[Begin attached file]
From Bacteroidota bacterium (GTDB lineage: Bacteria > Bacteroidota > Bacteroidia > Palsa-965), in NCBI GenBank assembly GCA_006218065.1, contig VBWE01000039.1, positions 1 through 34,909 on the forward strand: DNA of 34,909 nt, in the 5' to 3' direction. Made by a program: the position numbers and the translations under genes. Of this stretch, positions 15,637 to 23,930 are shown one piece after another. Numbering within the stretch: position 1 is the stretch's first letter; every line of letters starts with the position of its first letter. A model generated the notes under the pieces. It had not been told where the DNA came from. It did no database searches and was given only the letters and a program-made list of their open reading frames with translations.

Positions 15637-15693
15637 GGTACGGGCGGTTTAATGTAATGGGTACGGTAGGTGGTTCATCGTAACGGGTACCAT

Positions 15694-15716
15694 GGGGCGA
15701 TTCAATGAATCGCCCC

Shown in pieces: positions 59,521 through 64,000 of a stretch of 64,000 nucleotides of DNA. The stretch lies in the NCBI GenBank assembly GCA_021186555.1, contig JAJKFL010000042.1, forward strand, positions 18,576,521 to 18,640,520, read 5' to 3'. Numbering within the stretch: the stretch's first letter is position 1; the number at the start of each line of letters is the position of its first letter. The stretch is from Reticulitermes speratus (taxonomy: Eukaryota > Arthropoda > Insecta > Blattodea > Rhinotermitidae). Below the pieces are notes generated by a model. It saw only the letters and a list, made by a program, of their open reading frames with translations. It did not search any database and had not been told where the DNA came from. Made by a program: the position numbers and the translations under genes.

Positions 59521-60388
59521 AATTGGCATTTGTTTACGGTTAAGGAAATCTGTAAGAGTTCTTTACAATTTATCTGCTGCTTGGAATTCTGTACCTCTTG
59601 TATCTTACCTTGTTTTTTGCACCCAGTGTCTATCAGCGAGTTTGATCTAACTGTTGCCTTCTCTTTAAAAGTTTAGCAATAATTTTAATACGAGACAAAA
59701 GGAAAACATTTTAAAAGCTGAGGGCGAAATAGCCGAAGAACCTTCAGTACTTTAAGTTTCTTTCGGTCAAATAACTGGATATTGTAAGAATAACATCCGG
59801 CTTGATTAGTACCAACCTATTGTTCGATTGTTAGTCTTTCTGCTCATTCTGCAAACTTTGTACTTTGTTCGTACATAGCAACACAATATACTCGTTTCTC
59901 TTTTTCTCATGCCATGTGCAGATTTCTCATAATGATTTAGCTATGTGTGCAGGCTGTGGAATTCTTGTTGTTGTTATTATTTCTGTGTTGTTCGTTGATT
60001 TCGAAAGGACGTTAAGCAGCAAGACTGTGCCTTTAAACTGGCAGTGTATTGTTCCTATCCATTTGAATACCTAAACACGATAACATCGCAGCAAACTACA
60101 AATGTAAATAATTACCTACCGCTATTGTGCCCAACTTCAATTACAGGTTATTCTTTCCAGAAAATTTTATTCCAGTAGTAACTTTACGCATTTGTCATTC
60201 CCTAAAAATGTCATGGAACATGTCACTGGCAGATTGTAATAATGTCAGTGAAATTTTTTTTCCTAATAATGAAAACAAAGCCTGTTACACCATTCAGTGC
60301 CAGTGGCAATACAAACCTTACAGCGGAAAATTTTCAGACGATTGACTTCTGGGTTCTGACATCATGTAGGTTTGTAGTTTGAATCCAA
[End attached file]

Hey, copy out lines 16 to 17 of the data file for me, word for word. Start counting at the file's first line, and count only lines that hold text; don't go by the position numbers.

60201 CCTAAAAATGTCATGGAACATGTCACTGGCAGATTGTAATAATGTCAGTGAAATTTTTTTTCCTAATAATGAAAACAAAGCCTGTTACACCATTCAGTGC
60301 CAGTGGCAATACAAACCTTACAGCGGAAAATTTTCAGACGATTGACTTCTGGGTTCTGACATCATGTAGGTTTGTAGTTTGAATCCAA